Judging People: Talent is more than Skin-Deep

Judging People: Talent is more than Skin-Deep

Perception and Reality are Often Poles Apart

At a non-profit organization, I work with two members of the support staff. Sally and Diane (names and context changed for anonymity) joined the organization five months ago and report to the branch manager.

Sally is young, energetic and talks loudly; however, she lacks initiative, has difficulty following-up on assignments and needs constant reminders. Diane is experienced, thorough at work and gets her assignments done promptly; she is quiet and has an introverted personality.

Sally recently had an opportunity to coordinate the visit of the Executive Director of the non-profit organization. The executive was impressed with Sally’s abilities and asked the branch manager to give Sally a raise with a promotion. The branch manager, who had not spent a lot of time with Sally, shared this initial assessment on Sally and agreed.

Having interacted with Sally and Diane extensively, I considered Sally’s promotion unfortunate. Diane was more deserving of promotion for her hard work, initiative and promise for advancement.

Learn to Look Beyond the Surface

Judging People: Talent is more than Skin-DeepOur first impressions are usually deceptive and incomplete. We tend to judge people based on their appearance, their mannerisms (smile, handshake, liveliness, etc.) and their tone. However, reality runs deeper than what is visible at the surface.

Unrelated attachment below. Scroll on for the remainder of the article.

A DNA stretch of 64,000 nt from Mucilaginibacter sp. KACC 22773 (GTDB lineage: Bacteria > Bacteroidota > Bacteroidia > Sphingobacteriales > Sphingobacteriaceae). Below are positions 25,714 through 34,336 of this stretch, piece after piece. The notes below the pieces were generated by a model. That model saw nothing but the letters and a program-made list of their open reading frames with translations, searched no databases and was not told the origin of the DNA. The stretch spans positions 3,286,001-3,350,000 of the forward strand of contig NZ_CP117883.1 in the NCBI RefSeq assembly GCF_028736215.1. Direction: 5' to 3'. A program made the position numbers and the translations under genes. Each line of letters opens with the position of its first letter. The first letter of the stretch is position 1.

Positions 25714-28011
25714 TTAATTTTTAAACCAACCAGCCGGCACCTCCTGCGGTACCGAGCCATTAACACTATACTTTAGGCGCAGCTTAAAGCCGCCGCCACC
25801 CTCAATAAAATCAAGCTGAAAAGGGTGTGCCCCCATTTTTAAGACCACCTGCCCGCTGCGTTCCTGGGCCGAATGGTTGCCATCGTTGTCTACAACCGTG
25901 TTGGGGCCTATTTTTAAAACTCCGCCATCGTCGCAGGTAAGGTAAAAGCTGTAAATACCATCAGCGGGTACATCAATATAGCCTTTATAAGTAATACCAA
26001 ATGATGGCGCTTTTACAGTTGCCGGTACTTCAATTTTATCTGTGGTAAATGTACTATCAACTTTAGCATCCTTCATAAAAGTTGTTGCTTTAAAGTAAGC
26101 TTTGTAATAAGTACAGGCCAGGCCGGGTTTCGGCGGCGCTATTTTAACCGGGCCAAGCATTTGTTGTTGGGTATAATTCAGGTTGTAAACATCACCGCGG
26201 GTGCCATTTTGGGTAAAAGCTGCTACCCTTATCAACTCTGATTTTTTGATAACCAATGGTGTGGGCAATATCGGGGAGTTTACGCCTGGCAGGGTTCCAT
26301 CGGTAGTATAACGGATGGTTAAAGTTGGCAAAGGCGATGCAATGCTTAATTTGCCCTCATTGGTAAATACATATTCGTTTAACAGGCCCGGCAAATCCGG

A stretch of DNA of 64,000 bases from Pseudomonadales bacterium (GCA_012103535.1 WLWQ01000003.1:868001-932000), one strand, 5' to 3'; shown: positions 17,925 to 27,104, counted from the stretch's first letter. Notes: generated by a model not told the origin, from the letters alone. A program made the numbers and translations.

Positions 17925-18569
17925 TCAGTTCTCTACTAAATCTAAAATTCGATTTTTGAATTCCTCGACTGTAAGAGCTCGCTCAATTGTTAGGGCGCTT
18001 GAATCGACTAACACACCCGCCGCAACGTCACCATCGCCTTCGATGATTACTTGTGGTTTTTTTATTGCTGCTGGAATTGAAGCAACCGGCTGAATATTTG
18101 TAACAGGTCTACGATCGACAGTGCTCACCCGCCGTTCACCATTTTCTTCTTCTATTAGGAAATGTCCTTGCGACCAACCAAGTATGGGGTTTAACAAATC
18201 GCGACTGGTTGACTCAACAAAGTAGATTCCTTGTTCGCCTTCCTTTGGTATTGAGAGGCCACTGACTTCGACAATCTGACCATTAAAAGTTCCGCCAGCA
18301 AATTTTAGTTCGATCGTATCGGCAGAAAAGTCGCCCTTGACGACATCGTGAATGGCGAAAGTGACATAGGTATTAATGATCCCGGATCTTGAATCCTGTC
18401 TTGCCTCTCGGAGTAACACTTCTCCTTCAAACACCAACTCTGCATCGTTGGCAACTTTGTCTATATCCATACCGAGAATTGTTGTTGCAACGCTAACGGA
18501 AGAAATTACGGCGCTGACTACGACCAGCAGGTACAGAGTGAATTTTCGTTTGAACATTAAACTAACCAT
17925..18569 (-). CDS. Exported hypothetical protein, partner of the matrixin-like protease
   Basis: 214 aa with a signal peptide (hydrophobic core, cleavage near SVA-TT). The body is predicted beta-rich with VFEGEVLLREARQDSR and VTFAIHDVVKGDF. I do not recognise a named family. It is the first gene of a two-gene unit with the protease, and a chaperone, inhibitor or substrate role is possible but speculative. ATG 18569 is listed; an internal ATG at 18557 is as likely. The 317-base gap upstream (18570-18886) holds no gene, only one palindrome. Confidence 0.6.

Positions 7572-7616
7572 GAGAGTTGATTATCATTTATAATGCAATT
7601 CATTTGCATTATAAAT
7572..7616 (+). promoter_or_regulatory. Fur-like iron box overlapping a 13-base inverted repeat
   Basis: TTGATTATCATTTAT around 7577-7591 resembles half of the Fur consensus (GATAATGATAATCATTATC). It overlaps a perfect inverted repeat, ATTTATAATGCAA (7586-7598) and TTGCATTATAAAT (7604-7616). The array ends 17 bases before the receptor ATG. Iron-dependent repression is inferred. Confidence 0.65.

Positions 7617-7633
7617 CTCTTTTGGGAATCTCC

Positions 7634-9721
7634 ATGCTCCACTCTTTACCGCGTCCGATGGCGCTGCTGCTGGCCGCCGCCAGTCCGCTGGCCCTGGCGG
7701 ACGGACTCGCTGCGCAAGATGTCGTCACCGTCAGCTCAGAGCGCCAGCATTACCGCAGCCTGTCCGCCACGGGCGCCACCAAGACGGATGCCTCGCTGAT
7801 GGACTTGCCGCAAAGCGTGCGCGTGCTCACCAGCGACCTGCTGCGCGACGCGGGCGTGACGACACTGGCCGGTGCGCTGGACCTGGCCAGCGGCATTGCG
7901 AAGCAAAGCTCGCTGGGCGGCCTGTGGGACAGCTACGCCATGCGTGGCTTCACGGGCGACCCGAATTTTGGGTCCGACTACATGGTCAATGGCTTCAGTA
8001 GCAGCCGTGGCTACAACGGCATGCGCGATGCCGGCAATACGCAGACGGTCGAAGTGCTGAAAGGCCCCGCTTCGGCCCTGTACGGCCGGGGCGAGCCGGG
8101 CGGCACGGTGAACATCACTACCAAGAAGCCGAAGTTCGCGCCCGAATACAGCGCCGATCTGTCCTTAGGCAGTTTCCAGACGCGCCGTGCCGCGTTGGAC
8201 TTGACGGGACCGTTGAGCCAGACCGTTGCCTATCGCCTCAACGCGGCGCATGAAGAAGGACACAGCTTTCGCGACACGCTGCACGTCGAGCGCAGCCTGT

• Know what you are looking for. Develop evaluation criteria and write them down. For instance, assume you are looking for a project manager to lead a new product development. Write down what skills and attributes a good project manager should possess. What should be the ideal background? Would you like the candidate to have had experience leading projects of similar size and scope? Did the projects complete on-time and within assigned budgets?
  • Do not judge people because you share common characteristics. An example: A hiring manager I worked with sometime ago brought a candidate onsite just because the candidate’s resume listed membership in the manager’s favorite charitable group. None of the other interviewers was impressed with the candidate’s leadership skills (among other attributes). The hiring manager realized his mistake and remarked, “I thought everybody that participated in [activity] with [charitable group’s name] was a natural leader.”
  • Check the opinions of others who may have had different perspectives in other contexts. For instance, in job interviewing, talk to all the references that a candidate provided and ask specific questions about the candidate. Talk to independent references wherever available. In particular, seek objective people who have long experience working with the candidate.

Conclusion

As professionals, we are often required to judge job candidates based on an hour of interviewing or induct team members based on minimal acquaintances. Hence, judging people for their talent and personality is a vital skill for managers. To discover others, we need to go beyond perceptions and learn more about their experiences, thoughts and actions to understand them better.

Question: Do you have interesting stories about judging people from perceptions? Please share them in the comments section.

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